In America, no one would stand aside while the government came in to bulldoze their house of worship, at least not without a fight. So why are Native Americans not given the same consideration when it comes to the land they view as sacred? Learn more at FirstLiberty.org/Briefing.
Members of the Klickitat and Cascade tribes in Oregon have lost burial grounds and seen sacred artifacts bulldozed for a highway project.
For centuries, these Native Americans practiced their religion peacefully near Mt. Hood. There they buried their dead and performed a variety of religious rituals, many of which are tied closely to the earth itself.
When Highway 26 was set to be widened, the tribes alerted the Federal Highway Administration to the sacred site, including the presence of a stone altar, ancient burial ground, and trees and medicinal plans—all of which are used for the observance of their religion. But, their pleas fell on deaf ears.
The tribes filed a lawsuit asserting that the highway administration interfered with the free exercise of their religion, in violation of the Religious Freedom Restoration Act. In early 2018, a federal magistrate judge recommended that the lawsuit be dismissed.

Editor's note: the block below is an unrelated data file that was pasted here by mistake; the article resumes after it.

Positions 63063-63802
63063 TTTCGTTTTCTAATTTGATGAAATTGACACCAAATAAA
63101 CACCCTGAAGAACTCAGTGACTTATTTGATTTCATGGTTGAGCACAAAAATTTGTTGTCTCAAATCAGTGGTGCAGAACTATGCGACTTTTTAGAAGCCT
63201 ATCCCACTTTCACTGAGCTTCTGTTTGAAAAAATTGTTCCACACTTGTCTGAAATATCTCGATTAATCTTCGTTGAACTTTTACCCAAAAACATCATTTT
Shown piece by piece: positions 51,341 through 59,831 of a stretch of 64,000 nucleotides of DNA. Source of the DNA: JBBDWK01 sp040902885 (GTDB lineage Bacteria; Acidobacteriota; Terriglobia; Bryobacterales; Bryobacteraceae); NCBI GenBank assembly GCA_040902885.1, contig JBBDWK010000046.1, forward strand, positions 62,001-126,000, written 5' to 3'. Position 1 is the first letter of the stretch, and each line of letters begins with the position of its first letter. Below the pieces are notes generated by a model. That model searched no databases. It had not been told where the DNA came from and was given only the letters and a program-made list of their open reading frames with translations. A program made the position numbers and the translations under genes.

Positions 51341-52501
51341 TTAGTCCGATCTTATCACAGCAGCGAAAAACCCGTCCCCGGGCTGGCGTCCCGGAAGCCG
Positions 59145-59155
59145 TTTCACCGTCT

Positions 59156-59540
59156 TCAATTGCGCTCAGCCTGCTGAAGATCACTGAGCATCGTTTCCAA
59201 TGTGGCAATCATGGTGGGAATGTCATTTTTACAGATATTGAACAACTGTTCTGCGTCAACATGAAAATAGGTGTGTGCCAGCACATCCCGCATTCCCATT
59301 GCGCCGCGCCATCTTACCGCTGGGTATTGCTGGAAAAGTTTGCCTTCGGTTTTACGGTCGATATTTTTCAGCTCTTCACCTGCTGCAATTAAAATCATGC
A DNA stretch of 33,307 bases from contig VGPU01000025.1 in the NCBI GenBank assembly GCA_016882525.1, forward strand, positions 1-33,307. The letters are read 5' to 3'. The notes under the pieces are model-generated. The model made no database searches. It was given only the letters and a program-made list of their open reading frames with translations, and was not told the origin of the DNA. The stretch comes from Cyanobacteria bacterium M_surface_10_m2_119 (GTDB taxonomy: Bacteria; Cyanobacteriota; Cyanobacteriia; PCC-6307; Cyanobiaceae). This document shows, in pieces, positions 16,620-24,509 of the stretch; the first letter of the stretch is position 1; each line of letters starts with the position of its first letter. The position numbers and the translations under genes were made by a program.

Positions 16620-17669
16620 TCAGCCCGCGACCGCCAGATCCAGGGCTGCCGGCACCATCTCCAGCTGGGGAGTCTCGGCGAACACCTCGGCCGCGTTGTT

The magistrate noted that, though the sacred site was destroyed, there was no evidence that the tribes were “coerced to act contrary to their religious beliefs.”
Undoubtedly, these tribes will appeal the decision, and they should. These Native Americans view this land as their church. None of us would stand for the bulldozing of our house of worship to make way for a highway. Why should Native Americans be denied the same consideration?
To learn how First Liberty is protecting religious liberty for all Americans, visit FirstLiberty.org.